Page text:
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ACCT - Financial Analysis

ACCT - Financial Analysis - Alex Fish ACCT-042 Professor...

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Alex Fish ACCT-042 Professor Hillman 3/8/2009 Financial Statement Analysis of St. Jude Medical St. Jude Medical is a publicly traded corporation with operations across the globe, in over 100 countries. Their headquarters is located in St. Paul Minnesota; the company was founded in 1976. They are a multi-billion dollar company: their sales in 2008 exceeded four billion dollars (St. Jude). They have over 14000 employees all across the world. FORTUNE Magazine named St. Jude Medical one of America’s “Most Admired Companies” for the last five years. Similarly, BusinessWeek Magazine named the company one of the “50 Best Places to Launch a Career”, in 2007. St. Jude Medical continues to be named the number one company in many aspects, including management among other traits, in their field or work, which is medical devices and health care (St. Jude). They primarily deal with research development and production of medical devices including, among many others, pacemakers and various types of defibrillators. St. Jude has always been in the medical device industry, throughout its history. The company, from its beginnings in 1976 in Minnesota, has since expanded into a billion dollar Multinational Corporation. The company began as a heart valve manufacturer, and has since expanded into pacemakers and defibrillators. They are committed “to reduce risk and improving patient outcomes by continuously finding ways to put more control into the hands of those who save and restore lives” (St. Jude). Within one year of their founding, St. Jude heart valves were being implanted in patients whose hearts were dysfunctional. After receiving their US FDA approval for heart valves, the company’s sales began expanding (St. Jude). In the 1990s, St. Jude Medical acquired numerous smaller companies, expanding their sales base greatly; these acquisitions include, among others: Pacesetter Inc, a cardiac rhythm management company; Daig Corporation, a Minnesota based catheter company; and Biocor, a tissue valve company in Brazil. By the new millennium, St Jude had implanted over one million heart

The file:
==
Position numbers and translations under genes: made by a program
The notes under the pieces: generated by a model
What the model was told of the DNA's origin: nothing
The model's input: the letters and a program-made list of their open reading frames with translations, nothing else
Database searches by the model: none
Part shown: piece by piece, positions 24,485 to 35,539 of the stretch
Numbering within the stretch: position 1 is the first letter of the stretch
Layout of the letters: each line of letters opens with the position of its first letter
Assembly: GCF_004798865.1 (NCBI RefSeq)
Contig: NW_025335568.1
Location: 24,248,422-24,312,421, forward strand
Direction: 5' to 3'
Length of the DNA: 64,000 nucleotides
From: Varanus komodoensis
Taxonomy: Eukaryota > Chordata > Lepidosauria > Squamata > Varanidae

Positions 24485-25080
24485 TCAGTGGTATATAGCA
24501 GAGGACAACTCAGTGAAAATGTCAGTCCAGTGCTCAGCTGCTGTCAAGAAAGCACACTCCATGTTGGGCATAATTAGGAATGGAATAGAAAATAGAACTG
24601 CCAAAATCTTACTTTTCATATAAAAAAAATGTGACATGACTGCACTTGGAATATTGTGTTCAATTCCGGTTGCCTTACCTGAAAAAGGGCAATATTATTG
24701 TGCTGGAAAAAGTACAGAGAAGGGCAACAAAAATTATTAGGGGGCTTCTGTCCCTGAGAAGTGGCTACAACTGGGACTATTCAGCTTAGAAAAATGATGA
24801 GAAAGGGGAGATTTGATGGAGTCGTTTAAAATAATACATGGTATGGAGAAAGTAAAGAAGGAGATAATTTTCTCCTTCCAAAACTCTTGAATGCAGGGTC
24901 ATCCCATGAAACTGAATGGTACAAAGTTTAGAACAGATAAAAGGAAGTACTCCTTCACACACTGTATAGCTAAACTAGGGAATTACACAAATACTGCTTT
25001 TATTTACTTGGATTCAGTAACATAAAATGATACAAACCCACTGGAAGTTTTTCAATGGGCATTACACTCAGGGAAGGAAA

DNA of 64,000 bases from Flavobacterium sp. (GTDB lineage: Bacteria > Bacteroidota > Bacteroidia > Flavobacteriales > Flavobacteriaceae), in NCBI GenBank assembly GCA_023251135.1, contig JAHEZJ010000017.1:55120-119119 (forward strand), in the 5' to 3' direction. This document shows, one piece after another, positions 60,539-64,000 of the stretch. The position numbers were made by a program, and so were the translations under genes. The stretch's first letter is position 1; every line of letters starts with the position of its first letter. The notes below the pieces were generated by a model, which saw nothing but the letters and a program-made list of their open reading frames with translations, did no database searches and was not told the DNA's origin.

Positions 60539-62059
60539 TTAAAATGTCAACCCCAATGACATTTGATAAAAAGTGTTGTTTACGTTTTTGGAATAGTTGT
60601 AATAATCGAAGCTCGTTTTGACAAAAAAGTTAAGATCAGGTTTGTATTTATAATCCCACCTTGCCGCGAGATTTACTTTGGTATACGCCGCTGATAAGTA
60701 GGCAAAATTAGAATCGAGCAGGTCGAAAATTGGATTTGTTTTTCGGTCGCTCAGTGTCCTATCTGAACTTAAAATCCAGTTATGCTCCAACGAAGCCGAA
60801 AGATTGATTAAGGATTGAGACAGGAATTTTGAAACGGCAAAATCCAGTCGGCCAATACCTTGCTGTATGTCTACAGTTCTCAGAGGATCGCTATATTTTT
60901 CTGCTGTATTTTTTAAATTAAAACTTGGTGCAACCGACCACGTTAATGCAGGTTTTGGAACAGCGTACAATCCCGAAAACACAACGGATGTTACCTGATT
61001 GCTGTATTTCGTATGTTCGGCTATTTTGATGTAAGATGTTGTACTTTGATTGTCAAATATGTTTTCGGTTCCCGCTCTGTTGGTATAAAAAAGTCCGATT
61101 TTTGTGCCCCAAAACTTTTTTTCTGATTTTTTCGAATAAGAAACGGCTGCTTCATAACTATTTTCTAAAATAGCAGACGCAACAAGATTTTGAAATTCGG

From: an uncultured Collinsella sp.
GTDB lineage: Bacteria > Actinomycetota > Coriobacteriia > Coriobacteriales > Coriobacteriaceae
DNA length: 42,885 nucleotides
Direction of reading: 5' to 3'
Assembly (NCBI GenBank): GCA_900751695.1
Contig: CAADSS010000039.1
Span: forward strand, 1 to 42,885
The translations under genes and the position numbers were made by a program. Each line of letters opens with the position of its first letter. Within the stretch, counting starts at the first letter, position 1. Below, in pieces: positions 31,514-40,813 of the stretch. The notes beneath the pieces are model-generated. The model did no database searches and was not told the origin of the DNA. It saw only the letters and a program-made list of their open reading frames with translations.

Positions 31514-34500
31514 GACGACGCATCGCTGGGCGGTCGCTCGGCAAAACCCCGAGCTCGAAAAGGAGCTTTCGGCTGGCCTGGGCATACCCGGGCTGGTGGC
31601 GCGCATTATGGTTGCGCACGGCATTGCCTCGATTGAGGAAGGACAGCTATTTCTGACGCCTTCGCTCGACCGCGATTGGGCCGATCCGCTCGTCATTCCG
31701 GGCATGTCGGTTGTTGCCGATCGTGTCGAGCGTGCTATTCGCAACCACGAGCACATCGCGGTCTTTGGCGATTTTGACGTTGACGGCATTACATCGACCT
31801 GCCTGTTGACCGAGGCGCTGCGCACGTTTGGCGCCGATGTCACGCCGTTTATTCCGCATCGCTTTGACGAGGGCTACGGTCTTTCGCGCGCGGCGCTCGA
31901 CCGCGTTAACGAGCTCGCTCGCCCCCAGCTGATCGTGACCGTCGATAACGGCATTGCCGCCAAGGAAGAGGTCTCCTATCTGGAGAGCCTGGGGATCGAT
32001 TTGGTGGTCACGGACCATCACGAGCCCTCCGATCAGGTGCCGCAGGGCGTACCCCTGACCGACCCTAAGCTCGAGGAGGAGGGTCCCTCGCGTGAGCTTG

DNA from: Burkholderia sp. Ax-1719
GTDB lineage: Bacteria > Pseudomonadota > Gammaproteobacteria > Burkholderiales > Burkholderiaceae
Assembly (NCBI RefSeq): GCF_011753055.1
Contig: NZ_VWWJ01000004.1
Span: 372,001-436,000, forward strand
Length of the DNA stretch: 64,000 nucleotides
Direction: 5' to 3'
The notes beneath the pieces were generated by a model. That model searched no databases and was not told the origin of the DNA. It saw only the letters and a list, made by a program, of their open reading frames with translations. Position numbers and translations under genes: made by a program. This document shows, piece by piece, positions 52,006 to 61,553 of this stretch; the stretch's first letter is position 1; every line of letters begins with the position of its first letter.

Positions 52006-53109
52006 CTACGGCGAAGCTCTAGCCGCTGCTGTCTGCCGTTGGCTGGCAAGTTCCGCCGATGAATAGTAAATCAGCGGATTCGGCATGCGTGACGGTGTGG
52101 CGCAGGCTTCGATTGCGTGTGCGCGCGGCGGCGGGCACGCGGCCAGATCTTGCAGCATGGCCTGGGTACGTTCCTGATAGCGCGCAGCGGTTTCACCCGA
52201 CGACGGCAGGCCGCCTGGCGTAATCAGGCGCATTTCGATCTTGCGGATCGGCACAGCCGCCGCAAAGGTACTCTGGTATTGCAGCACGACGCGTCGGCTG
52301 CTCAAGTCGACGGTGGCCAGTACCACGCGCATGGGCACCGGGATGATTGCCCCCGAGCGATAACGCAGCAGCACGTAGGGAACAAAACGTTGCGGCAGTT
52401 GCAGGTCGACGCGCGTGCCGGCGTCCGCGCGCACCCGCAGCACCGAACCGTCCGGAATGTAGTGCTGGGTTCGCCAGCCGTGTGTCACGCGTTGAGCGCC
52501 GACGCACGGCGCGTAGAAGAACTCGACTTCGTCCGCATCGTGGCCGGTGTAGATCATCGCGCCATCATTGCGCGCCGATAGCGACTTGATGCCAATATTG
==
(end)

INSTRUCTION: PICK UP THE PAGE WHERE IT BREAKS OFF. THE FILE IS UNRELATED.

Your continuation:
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valves in patients across the globe (St. Jude). In the twenty-first century, there were many more acquisitions by St. Jude, increased sales, and a stock split in 2004. As of late, their product base has shifted from artificial heart valve development, and has shifted towards pacemakers and defibrillators. Within this decade, St. Jude has received dozens of FDA approvals for revolutionary products designed to save lives and increase a patient’s health. Last year, the company received approvals for many products, specifically ones designed to create 3-D heart models for study, ones designed to battle chronic pain through neuro-stimulation, and software designed to map arrhythmia, which is unnatural electro-static activity near the heart that can be dangerous to a patient (St. Jude). They were named the “Most Admired Medical and Other Precision Equipment Company” by FORTUNE Magazine for a second year in a row.
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